This Seat Taken?
Notes of a Hapless Commuter
By Anthony Buccino
If you ever commuted to work, you'll enjoy reading Anthony Buccino's latest collection "This Seat Taken? Notes of a Hapless Commuter" about the joys and follies of getting to and from work in the city using metropolitan public transit.
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Anthony Buccino spent 12 years editing business news copy at Dow Jones & Co. for the Ticker, NewsPlus and The Wall Street Journal professional web pages.
The company was located in Jersey City when he started and 10 years later moved to the NewsCorp building in the Times Square district of mid-town Manhattan.
For his first year working in Jersey City, Buccino actually drove the 12 miles each way to work and home. An average commute would take 20 minutes to reach the city and at least another 20 minutes to cross the city to his parking lot near the Hudson River.
It wasn't long before the cross-town traffic and the monthly parking fee, nearly enough for a car payment, persuaded the author to use mass transit for the first time ever to get to work.
For 11 years, he rode public transportation including NJ Transit buses, Newark City Subway, Hudson-Bergen Light Rail, Port Authority Trans Hudson's PATH trains, the occasional NYC subway and DeCamp buses.
For five years, Buccino wrote about commuting and transit in metro New York-New Jersey for NJ.com. His transit blog on NJ.com earned the New Jersey Society of Professional Journalists Excellence in Journalism award. Many of those blurbs are gathered in this collection.
Commuters who knew he wrote for NJ.com would seek him out and tell him their commuter tales of woe. Often they would simply commiserate and try to see who had a worse ride in that day. But more than once, Buccino was button-holed after a scathing piece on, say, homeless people's using Newark City Subway stairwells as toilets, and told that it was cleaned up within hours of his writing about it online.
For the most part, the items collected in "This Seat Taken?" are short, so readers and commuters can pick it up and read at random, or read as far as they can before their own stop. Then, it's easy to pick up where you left off or try pot-luck in the four sections of the book.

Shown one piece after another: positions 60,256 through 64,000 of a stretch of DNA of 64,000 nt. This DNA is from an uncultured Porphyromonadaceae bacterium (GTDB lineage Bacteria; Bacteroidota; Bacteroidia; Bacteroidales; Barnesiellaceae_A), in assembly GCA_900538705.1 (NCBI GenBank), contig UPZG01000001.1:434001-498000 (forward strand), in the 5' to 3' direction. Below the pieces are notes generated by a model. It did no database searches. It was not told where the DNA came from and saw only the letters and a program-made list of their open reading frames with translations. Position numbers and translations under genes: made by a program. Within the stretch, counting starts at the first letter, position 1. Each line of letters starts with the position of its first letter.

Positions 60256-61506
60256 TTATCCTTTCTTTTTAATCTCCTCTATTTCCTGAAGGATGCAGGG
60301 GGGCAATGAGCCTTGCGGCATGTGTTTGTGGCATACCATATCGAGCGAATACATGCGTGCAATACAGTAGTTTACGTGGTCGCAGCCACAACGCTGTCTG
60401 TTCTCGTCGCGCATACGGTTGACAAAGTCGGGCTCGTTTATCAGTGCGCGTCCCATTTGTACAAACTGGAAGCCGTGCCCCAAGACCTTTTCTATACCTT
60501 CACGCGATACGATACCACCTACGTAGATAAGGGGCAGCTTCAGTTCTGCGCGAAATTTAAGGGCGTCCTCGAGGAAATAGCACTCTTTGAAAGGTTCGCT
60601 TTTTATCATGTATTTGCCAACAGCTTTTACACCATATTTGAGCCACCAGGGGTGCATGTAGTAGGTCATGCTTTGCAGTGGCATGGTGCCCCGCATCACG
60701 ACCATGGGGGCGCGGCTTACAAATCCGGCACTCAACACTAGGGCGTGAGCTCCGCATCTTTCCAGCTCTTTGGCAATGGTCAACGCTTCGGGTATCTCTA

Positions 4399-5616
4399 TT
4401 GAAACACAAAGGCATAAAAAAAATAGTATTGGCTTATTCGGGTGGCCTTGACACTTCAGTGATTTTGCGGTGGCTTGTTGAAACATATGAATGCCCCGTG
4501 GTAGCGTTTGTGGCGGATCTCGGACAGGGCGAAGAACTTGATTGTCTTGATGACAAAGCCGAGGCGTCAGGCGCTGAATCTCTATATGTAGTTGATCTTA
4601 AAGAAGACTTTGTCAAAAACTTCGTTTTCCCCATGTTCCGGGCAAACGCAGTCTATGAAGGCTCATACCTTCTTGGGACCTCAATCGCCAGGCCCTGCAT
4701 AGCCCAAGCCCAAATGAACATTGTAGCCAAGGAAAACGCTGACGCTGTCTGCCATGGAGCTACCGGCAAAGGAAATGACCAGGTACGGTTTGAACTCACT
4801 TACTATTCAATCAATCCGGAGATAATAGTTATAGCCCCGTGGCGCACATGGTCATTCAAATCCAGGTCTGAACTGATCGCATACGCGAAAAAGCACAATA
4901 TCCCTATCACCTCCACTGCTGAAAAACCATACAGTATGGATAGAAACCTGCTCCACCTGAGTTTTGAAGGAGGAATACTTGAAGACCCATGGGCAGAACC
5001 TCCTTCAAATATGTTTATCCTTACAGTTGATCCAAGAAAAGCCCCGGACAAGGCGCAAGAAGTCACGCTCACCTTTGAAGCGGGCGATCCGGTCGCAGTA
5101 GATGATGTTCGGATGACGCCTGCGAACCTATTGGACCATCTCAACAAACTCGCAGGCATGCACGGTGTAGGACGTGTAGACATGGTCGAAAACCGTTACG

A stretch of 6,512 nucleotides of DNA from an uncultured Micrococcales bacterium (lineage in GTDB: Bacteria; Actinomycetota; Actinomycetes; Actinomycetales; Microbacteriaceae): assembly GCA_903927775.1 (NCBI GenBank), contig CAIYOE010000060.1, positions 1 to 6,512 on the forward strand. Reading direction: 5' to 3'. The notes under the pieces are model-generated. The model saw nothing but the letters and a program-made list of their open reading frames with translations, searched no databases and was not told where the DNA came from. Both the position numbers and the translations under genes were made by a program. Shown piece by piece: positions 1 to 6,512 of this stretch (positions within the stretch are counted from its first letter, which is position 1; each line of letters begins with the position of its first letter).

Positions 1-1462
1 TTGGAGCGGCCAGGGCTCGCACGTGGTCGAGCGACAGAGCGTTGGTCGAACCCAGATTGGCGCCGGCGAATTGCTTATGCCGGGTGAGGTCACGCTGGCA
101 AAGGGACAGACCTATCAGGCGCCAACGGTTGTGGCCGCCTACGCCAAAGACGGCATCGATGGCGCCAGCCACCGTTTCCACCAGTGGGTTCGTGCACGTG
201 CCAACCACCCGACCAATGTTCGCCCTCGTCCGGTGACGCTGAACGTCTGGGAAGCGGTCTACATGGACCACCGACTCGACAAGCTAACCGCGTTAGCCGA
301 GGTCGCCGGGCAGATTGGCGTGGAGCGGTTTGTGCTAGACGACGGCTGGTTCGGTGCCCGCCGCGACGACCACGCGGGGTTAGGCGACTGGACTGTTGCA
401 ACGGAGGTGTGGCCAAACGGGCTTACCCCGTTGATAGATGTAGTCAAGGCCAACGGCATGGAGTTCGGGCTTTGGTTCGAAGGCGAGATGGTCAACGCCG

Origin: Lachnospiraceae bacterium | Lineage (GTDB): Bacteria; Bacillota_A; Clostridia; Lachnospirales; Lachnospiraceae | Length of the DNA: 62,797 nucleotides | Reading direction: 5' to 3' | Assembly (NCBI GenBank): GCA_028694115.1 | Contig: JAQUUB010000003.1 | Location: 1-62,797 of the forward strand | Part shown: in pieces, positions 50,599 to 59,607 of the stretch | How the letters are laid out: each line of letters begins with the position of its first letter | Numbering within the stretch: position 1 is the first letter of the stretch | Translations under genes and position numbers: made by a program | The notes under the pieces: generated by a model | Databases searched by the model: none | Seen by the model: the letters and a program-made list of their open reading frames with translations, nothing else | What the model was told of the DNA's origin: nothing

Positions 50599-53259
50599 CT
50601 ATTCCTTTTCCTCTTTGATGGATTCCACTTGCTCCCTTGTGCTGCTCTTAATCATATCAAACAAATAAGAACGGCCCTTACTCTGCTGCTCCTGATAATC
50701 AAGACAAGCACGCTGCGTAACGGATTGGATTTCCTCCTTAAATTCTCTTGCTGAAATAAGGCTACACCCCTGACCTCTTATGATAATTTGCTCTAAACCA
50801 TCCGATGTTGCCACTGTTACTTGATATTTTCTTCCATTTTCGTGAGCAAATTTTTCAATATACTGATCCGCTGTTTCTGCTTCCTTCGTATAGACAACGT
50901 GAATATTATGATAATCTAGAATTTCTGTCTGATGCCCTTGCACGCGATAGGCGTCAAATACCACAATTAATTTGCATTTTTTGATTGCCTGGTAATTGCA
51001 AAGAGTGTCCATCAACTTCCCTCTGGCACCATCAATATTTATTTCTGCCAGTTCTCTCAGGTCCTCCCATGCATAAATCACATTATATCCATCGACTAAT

This collection is available in print and as an ebook because when he wasn't busy writing notes about his commute, Buccino was reading a newspaper, paperback or an ebook. "My first generation Kindle got me through a lot of long, long waits at the Port Authority Bus Terminal when no one from the bus company would tell us what was going on and the lines stretched down the halls, down the escalators and back out into the lobby," Buccino said.
"It's hard to believe I once had a job where I drove 40 miles each way to work. I was changing the oil in my car every three months," Buccino said. "Then for more than 10 years I mostly drove to the bus stop and home and out for groceries once a week. I practically forgot how to drive.
"And something strange happened in the years I was commuting. People who drive cars all went screwy. They pull out in front of you. They don't use turn signals. They drive above the speed limit. These days, drivers hold conference calls and write emails while they are driving on the road. That's one group of people I don't want to read this book, at least not while they are driving," Buccino said.
"Perhaps they should set their eReaders to read "This Seat Taken?" aloud as they sit in a traffic jam wondering if that's me laughing at them from my perch on an NJTransit bus passing them in the express lane."
In 2008, Buccino published "Voices on the Bus, Train, Subway, Bus and in My Head," a collection of non-rhyming verse written while commuting from northeastern Essex County to Jersey City, N.J.
To all the strap hangers and commuters
taking public transportation to work
because it's cheaper and better for the earth
and because, like me, they'd probably run down
annoying, sluggish pedestrians clogging crosswalks,
if we allowed them behind the wheel.
In three sections
Writer, editor, author
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New Jersey author Anthony Buccino published more than fifteen books including five essay collections, three military history books and seven full-length poetry collections. He has been called ' “New Jersey’s ‘Garrison Keillor” or something to that effect.’
His stories of the 1960s earned a Society of Professional Journalists Excellence in Journalism award. His transit blog on NJ.com earned a SPJ Excellence in Journalism award. Two of his blogs earned 2014 SPJ Excellence in Journalism awards.
At The Vet has been nominated for the Pushcart Prize.
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